Of course you’ll have plenty of chances to skip steps or stages you don’t really think are necessary. These will more than likely be the same items that will appear on your list of ‘why it all went wrong’ when you’re asked by your boss to provide a post-mortem report on the outcome you were meant to deliver – but didn’t!

I’m certainly a fan of John Kotter and others who teach similar approaches; simply because these approaches work. If you and/or your organisation would benefit from some help with any part of your change objectives, I’d be happy to hear from you. richard.mojel@consultmaven.com

Marketing is really about all those P’s. Or perhaps C’s. Or E’s…….

In my first formal marketing role office discussions were regularly around the “4 P’s of marketing”, being Product, Price, Place, Promotion. These days there seem to be any number of marketing P’s.  A quick web search shows that 7 is now commonly accepted but scanning down the results page amongst the varying versions I spotted one heading, “The 44 P’s of marketing”; suffice to say I didn’t open the link to discover where the additional 40 have come from.

Any number of market dynamics have obviously had significant impact on marketing tactics and certainly the jargon and therefore presumably the proliferation of P’s. It’s a brave business that elects to ignore the power of social media and rejects the concept of digital marketing; and it’s foolhardy for almost any entity wanting to sell something to someone to deny the existence of those elements. I’m therefore amused/bemused by the number of times I hear self-confessed non-marketers make apparently factual statements about the effectiveness or more to the point, the ineffectiveness, of various marketing channels.  I call them the P-Atheists.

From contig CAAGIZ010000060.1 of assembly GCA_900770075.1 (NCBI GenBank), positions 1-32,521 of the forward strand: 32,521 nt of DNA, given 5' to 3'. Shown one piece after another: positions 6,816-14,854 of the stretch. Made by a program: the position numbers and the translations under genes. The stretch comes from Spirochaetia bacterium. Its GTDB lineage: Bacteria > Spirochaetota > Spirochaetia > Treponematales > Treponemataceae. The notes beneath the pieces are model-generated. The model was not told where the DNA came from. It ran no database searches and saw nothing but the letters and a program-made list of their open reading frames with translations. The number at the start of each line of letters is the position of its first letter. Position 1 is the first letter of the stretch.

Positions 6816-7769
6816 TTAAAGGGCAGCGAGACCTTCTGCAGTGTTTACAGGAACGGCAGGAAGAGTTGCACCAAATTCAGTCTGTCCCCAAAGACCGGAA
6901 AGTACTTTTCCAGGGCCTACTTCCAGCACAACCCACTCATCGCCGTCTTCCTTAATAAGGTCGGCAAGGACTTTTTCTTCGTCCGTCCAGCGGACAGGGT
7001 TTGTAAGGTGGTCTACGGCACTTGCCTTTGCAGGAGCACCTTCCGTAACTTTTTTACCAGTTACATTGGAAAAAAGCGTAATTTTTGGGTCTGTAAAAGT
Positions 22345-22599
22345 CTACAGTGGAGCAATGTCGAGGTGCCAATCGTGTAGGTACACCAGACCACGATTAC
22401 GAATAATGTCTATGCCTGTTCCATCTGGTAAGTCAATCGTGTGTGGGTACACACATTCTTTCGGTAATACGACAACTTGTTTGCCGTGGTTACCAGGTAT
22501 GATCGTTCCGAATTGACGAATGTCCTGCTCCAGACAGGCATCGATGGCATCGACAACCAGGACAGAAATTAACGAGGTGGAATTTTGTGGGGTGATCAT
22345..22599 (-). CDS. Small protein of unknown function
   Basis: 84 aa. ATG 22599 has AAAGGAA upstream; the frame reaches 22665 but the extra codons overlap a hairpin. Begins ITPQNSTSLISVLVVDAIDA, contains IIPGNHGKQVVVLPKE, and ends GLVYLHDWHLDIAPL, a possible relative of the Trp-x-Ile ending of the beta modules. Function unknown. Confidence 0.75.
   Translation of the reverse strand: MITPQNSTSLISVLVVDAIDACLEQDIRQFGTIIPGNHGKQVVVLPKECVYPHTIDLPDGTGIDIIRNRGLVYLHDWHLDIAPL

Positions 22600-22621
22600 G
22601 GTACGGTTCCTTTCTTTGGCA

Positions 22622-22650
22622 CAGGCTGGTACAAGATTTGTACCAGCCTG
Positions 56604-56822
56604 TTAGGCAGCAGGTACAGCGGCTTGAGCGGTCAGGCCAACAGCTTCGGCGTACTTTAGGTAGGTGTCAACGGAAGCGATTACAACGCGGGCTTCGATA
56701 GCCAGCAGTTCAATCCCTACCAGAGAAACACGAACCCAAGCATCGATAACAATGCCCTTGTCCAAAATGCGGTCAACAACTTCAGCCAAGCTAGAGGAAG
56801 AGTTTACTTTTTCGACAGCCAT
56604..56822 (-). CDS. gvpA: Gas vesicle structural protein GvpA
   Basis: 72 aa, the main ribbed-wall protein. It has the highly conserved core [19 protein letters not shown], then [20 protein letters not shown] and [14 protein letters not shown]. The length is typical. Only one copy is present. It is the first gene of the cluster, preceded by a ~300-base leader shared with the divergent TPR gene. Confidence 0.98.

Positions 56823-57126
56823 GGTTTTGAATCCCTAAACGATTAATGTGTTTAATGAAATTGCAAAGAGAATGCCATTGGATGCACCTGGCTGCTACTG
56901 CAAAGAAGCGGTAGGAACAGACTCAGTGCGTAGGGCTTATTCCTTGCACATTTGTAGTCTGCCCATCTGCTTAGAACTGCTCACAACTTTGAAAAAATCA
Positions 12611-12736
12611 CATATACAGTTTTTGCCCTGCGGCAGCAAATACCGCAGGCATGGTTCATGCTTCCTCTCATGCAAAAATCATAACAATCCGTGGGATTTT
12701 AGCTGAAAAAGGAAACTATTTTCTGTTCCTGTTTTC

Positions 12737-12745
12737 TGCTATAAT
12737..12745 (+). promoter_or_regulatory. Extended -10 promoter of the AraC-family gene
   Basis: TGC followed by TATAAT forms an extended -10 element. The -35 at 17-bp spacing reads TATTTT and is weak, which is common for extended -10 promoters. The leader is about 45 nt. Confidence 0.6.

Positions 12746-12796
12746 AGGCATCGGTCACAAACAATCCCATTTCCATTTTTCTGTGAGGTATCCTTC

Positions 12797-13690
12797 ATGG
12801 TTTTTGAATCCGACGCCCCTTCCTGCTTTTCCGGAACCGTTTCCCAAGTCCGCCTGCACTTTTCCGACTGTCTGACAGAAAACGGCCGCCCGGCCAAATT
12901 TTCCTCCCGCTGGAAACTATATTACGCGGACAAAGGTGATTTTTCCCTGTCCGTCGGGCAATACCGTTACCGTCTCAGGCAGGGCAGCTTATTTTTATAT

I will however agree that the original P’s may have moved on and morphed into perhaps the 4 C’s, the 4 E’s, and no doubt several other letters of the alphabet. Nomenclature aside, I’m not sure the core principles are vastly different. There just needs to be recognition that the “market-place moves at pace”.

An excellent example is to ask a group of business folk, especially those not formally in a marketing role, their views on the use of Facebook for business marketing. In my experience, the strength of view that Facebook is no place for business activity is astounding especially when those views are based on little or no objective data or facts. To be clear, I’m not advocating or otherwise the merits of Facebook or any other social platform for marketing and other business activity. What I do know is that there are plenty of businesses who do use such social media channels and I have no reason to assume that none of them do so successfully. It’s a safe bet, which I base on absolutely no robust research and analysis whatsoever, that at least a reasonable number of such enterprises do very well thank you from bringing their products and services to their customers through Facebook and similar mechanisms.

I therefore find myself somewhat conflicted. The view that in an organisation everyone is responsible for marketing sits very comfortably with me indeed. However there’s also this Jiminy Cricket thing going on chirping “leave the marketing to the marketers”. My solution for this dilemma is to suggest my own P’s when considering your marketing approach:

  • Be clear on the Purpose of your marketing strategy;
  • Have a documented Plan to address that purpose;
  • Base your conclusions on Plausible analysis and consideration;
  • Ensure your action plans are Pragmatic.

Expert or not, getting down to those basics will launch your marketing thinking off to a good start and all those P’s will become second nature. Well, perhaps not 44 of them…..

Staff Engagement – no it’s not just another fad!

There’s a lot of ‘stuff’ running around about staff engagement and the topic is hardly new or ground-breaking. Nothing I say here is going to change any of that. I do however have a number of observations.